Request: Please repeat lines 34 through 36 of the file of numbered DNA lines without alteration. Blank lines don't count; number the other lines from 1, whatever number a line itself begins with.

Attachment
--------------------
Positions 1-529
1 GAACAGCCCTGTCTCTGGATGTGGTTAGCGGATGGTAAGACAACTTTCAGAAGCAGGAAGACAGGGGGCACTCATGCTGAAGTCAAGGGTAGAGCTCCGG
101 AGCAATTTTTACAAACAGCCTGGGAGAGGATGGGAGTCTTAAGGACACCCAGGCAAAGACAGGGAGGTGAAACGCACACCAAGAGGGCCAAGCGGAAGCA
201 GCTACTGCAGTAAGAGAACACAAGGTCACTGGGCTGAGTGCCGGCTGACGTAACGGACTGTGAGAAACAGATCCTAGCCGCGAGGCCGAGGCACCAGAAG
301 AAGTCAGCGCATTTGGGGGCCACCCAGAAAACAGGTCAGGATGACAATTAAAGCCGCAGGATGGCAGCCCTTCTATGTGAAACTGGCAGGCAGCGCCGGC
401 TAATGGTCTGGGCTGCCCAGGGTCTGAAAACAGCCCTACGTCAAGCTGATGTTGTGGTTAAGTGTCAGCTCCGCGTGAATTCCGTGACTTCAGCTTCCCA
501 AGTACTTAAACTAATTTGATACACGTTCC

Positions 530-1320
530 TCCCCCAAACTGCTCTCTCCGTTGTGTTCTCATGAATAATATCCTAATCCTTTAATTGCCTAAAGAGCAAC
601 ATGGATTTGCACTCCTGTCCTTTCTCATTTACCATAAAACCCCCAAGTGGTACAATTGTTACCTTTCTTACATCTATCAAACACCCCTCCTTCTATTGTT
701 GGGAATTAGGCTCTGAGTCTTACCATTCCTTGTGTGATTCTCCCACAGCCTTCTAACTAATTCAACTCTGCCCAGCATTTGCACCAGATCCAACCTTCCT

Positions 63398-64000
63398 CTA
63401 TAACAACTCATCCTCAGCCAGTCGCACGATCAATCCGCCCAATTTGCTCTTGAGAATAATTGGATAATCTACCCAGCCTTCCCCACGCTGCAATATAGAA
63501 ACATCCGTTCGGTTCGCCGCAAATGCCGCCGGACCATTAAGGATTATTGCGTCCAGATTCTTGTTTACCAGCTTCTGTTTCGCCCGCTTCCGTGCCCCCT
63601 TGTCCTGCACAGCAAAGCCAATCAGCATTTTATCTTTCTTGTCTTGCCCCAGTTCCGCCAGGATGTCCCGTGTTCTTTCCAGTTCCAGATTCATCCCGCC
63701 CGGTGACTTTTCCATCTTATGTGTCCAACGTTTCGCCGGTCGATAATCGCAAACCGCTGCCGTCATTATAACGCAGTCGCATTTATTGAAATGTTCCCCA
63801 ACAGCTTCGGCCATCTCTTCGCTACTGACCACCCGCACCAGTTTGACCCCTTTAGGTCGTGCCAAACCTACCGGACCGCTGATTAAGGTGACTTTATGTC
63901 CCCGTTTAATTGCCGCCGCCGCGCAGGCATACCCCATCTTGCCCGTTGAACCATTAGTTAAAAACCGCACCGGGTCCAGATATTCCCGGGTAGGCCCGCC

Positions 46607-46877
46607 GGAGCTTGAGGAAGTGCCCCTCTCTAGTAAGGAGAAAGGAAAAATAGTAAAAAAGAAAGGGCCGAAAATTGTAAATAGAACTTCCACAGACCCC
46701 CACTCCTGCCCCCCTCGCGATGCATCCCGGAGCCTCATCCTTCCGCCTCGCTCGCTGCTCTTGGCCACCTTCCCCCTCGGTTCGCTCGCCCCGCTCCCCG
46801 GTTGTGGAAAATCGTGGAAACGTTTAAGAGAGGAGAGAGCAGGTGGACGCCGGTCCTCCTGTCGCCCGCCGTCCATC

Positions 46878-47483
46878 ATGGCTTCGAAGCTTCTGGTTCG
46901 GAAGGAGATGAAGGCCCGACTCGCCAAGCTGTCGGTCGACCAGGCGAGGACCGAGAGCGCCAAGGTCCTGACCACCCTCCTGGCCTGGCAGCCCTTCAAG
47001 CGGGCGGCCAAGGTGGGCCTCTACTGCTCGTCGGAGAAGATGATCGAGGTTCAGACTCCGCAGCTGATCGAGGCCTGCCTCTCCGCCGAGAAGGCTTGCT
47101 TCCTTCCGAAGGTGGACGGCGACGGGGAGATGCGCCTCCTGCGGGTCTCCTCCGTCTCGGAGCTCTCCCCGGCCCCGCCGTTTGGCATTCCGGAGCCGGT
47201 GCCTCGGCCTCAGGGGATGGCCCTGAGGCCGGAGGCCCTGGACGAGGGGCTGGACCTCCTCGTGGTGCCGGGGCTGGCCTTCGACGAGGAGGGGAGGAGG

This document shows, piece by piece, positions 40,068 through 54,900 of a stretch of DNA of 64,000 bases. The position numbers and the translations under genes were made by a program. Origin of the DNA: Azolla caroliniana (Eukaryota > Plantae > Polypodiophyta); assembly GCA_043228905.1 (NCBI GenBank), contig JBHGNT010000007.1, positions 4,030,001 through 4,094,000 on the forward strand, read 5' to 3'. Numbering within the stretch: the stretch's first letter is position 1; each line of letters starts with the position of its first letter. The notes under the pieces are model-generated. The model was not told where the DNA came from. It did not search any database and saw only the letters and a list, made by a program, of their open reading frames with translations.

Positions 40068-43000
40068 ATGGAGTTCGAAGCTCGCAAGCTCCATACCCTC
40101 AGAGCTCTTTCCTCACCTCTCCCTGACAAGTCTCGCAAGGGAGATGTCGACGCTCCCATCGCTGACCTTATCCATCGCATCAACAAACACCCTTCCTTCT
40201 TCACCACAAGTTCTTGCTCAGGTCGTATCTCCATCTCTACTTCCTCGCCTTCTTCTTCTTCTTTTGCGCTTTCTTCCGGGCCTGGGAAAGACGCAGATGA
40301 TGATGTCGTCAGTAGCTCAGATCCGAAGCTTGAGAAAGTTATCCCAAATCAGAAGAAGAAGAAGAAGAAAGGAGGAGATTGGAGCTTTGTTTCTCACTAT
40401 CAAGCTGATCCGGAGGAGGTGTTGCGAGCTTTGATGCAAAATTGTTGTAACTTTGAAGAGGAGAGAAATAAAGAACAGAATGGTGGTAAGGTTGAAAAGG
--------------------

40201 TCACCACAAGTTCTTGCTCAGGTCGTATCTCCATCTCTACTTCCTCGCCTTCTTCTTCTTCTTTTGCGCTTTCTTCCGGGCCTGGGAAAGACGCAGATGA
40301 TGATGTCGTCAGTAGCTCAGATCCGAAGCTTGAGAAAGTTATCCCAAATCAGAAGAAGAAGAAGAAGAAAGGAGGAGATTGGAGCTTTGTTTCTCACTAT
40401 CAAGCTGATCCGGAGGAGGTGTTGCGAGCTTTGATGCAAAATTGTTGTAACTTTGAAGAGGAGAGAAATAAAGAACAGAATGGTGGTAAGGTTGAAAAGG